The perennial contender for world’s greatest rock band, U2, has been back in the news lately, having bestowed its new album for free upon everyone with an iTunes account — which means most users of computers, tablets and smartphones. The innovative manner in which the band released “Songs of Innocence” sparked a backlash against the band and Apple Inc., as both apparently misjudged the enthusiasm with which their seeming generosity would be met. Instead of “Wow, I got U2’s new album for free on my iPad!” a vocal contingent responded, “Eew, my iPhone has been infected with crap!”
While U2 is still largely considered one of, if not the greatest rock band in the world, the group’s singer and frontman, Bono, is not quite the beloved figure he was when the band first exploded on the scene in the mid-1980s. His hobnobbing with world and corporate leaders is very un-rock ’n’ roll, and his campaigns addressing serious global issues like debt and AIDS have made him seem, at least to some, to be smug and self-righteous.
Combine all that with his preachy anthems of transcendence and deliverance, and Bono becomes a world-class target for cynics and haters of all kinds. Which is really too bad, because of all the would-be rock ’n’ roll prophets, Bono really does seem to be the most sincere and the most effective at shining light in dark places and being an agent of change.
Bono challenges himself with some considerable role models — none weightier than Jesus himself. While fans and theologians alike debate just how significant a role Christianity plays in Bono’s life, there’s no denying that his lyrics are filled with Christian themes and imagery. And while not openly identifying with any specific church since he and bandmates David “The Edge” Evans and Larry Mullen, Jr. left the Shalom Fellowship, a Christian cult they belonged to in Dublin in the late 1970s and early ’80s (Adam Clayton, the group’s bassist, is the band’s lone religious skeptic), Bono certainly makes no secret of his beliefs in interviews or in his public actions, such as appearing with the Pope and allowing His Eminence to model his trademark wraparound sunglasses.
But the Father, Son and Holy Ghost aren’t Bono’s only role models. Judging by his cover tunes alone, he worships another trinity — the three great Jewish singer-songwriters of the rock era: Bob Dylan, Leonard Cohen and Lou Reed, each of whom invested rock ’n’ roll with religion and spirituality and allied it with the prophetic impulse that is so strong in Bono’s work as a songwriter and an activist.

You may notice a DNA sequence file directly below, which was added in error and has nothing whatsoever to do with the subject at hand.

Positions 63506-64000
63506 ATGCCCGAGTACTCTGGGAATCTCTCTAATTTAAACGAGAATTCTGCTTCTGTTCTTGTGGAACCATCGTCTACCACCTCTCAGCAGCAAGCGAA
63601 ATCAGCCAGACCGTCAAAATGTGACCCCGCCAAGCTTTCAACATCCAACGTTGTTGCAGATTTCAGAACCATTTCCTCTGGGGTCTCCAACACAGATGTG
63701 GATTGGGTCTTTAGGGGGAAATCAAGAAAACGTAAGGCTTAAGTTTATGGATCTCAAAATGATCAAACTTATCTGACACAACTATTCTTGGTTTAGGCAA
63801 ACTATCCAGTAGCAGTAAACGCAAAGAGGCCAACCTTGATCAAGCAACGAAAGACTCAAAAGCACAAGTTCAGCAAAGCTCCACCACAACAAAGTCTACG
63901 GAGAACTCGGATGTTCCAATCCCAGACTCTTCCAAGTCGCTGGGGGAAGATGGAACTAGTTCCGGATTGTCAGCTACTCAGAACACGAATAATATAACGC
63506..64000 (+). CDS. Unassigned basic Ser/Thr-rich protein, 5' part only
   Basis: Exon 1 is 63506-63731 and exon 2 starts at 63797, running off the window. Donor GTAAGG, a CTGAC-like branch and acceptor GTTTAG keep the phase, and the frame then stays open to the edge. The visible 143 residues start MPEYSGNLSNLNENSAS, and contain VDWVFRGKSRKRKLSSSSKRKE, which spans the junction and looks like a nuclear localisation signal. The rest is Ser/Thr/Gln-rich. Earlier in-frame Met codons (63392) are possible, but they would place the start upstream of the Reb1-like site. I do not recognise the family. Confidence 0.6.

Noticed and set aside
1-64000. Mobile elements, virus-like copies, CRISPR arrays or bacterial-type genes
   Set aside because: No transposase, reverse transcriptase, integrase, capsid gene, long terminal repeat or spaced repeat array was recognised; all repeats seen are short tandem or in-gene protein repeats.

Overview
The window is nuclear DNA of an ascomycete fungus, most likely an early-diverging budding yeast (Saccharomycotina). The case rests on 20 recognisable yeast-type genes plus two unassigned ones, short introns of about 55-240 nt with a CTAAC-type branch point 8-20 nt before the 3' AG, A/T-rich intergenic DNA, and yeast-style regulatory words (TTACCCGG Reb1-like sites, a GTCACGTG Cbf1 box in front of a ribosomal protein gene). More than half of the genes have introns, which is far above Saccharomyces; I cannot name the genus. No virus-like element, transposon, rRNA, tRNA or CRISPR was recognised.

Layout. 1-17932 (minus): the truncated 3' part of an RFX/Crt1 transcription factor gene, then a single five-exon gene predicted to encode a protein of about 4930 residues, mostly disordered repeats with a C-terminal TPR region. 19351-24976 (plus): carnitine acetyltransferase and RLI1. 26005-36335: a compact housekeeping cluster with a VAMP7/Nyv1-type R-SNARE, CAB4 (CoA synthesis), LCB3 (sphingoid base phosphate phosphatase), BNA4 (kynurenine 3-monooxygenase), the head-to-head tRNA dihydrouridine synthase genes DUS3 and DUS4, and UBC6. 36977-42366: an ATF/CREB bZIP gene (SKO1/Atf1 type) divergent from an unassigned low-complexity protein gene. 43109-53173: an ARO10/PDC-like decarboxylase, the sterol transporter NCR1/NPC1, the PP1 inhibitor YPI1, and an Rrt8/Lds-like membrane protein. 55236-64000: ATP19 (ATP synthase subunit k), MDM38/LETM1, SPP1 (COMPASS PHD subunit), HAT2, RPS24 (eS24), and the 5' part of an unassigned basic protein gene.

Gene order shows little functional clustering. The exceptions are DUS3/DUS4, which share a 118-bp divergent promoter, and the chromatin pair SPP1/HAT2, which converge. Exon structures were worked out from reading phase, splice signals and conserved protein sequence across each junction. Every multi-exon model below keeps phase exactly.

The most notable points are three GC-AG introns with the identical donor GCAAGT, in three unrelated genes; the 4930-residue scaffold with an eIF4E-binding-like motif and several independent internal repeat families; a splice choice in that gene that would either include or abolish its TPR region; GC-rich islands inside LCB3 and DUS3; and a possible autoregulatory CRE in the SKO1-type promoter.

In concert and on recording, U2 has variously covered Cohen’s “Hallelujah” and “Tower of Song”; numbers by Lou Reed and his band, the Velvet Underground, including “Perfect Day,” “Sweet Jane,” and “Satellite of Love”; and numerous Dylan tunes, including “Maggie’s Farm,” “The Times They Are a-Changin’,” “I Shall Be Released,” “Knockin’ on Heaven’s Door,” and “All Along the Watchtower,” which is a loose rewrite of chapter 21 of the book of Isaiah. The group’s new album, “Songs of Innocence,” kicks off with “The Miracle (Of Joey Ramone),” a tribute to another great Jewish rock star: the late frontman of the seminal punk outfit the Ramones, born Jeffrey Ross Hyman.
While many of U2’s lyrics refer to Christian scripture, as far back as the band’s very first hit, “I Will Follow,” they’ve also made extensive use of Jewish themes and imagery. The refrain from that number, “If you walk away, walk away/ I walk away, walk away/ I will follow,” recalls the story of the biblical Ruth. The group’s concert staple, “40,” is a poetic rewrite of Psalm 40. The band’s hit, “Bullet the Blue Sky,” references the biblical Jacob wrestling with an angel.
Bono has even credited Jewish German poet Paul Celan with having had a deep influence on his own writing and turning around his approach to narrative. He pays tribute to Celan in “A Sort of Homecoming,” the opening track of U2’s 1984 album “The Unforgettable Fire,” which introduced a new U2 sound and approach that would find its ultimate realization in mega-seller “The Joshua Tree.” The song takes its title from a line by Celan, in which he writes, “poetry is a sort of homecoming.”
U2 performed in Israel in 1997. In 2009, U2 famously rescheduled a concert at Giants Stadium that conflicted with Yom Kippur. That same year, Bono collaborated with Israeli folk-rock superstar David Broza on a recording of Bob Marley’s “War/No More Trouble” for a charity CD. Bono again visited the Holy Land in 2012, staying at the King David Hotel in Jerusalem, whereupon checking out he wrote in the guestbook, “In Jerusalem, hope springs eternal.” Evans, meanwhile, is married to Morleigh Steinberg, a Los Angeles-bred dancer and choreographer who was a co-founder of modern dance troupes MOMIX and ISO; they have a son named Levi.
Until last year, U2’s career was adroitly overseen by lifelong friend, Paul McGuinness, who — like Brian Epstein with the Beatles before him — was viewed by his bandmates as practically a fifth member of the group. When it came time for McGuinness to retire, however, the band took no chances and opted to put their fate in the hands of Israeli-American talent manager Guy Oseary, whose A-list client roster includes that other mystically inclined pop superstar, Madonna. (Oseary also authored the book “Jews Who Rock.”)
Come to think of it, that’s not surprising in the least for a group that puts its faith in Bob Dylan, Leonard Cohen, Lou Reed, Joey Ramone, Paul Celan — and that other great Jewish rock star, Jesus Christ.
Seth Rogovoy is a frequent contributor to the Forward’s arts pages, where he has recently explored the Jewish affinities of such unlikely subjects as the Beach Boys, Prince and Tupac Shakur.